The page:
Every time it seems he’s said much, much more than enough, Jimmy Carter is back in the news — this time defending his handling 30 years ago of the Iran hostage crisis. Speaking while on a visit to Thailand, Carter told reporters that when the hostage crisis began in 1979, “My main advisers insisted that I should attack Iran.” Carter says he decided not to risk the loss of life (there’s no reference in this latest story to the American lives lost in the botched rescue attempt he authorized and then aborted).
The result was the gross humilation of the U.S., as the hostage crisis dragged on for 444 days — until Ronald Reagan took office. And from those beginnings on Carter’s watch came an emboldened Islamic Republic of Iran, a terror-based regime which for 30 years has been brutalizing its own people, setting up global networks of terrorist finance, weaponry and murder, and is now closing on the nuclear bomb. How many lives has this cost already? How many more will this cost in times ahead? There may be no way to assign a precise number, but the answer is definitely “many” — including Iranians themselves, among them the five now sentenced to death for their roles in the June pro-democracy demonstrations. As Iran continues to export its message and tactics of terror, possibly soon to be turbo-charged with a nuclear arsenal, the odds keep climbing of devastating tolls to come.
All of which puts me in mind of what might sound like a non sequitur: The weird formulation put forward by the Obama administration about jobs “saved or created” by the titanic stimulus plan. For the U.S. job market, this has proved a bizarre label. Not only has the U.S. economy on balance been shedding jobs since the $787 billion “stimulus” was zapped into being, but news keeps bubbling up that some of the jobs “saved or created” are listed by the administration as located in congressional districts that don’t exist.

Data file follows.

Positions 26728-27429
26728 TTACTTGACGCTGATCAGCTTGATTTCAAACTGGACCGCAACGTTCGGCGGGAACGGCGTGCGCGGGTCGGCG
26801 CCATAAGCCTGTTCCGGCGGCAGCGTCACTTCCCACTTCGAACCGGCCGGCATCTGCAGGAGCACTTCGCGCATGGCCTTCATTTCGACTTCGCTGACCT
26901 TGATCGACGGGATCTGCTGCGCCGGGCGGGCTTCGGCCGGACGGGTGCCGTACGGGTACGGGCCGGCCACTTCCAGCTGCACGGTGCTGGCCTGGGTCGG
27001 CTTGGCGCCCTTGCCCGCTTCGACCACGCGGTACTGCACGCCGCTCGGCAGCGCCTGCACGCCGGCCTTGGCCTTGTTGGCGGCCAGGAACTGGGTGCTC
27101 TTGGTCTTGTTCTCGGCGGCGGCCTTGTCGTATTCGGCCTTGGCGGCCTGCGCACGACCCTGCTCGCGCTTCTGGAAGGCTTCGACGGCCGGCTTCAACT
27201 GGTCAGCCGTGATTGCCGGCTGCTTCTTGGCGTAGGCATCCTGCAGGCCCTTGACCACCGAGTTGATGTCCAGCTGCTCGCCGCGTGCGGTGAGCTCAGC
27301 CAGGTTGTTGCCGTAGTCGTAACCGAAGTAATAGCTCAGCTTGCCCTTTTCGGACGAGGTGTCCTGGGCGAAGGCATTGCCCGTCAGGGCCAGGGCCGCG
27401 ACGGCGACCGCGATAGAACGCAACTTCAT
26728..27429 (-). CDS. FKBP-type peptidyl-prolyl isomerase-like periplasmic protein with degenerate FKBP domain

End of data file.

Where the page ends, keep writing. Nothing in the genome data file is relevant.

Perhaps the “saved or created” label would be better applied to a different arena, one in which government policy right now has a greater probability of “saving and creating” something — though, unfortunately, that “something” happens to be terrorists bent on attacking America. How many terrorists were “saved or created” by the kind of policies Jimmy Carter is defending? How many will be “saved or created” by the current policy of trying to diplomatically coddle Iran out of the nuclear bomb program — and ensuing clout — that its rulers are clearly bent on pursuing? How many terrorists will be “saved or created” by the project of putting (alleged) Sept. 11 self-described mastermind Khalid Sheikh Mohammed on trial in lower Manhattan — thus providing him a world stage?
If that sounds macabre, it is nothing compared to the real results of policies which signal that America and its citizens and allies can be threatened, bullied, attacked, held hostage or murdered with relative impunity. Though there’s no reason to expect it anytime soon, it would be a great relief to have the U.S. government turn back over to the marketplace the business of saving or creating jobs, and concentrate instead on policies likely to “save or create” radically fewer terrorists.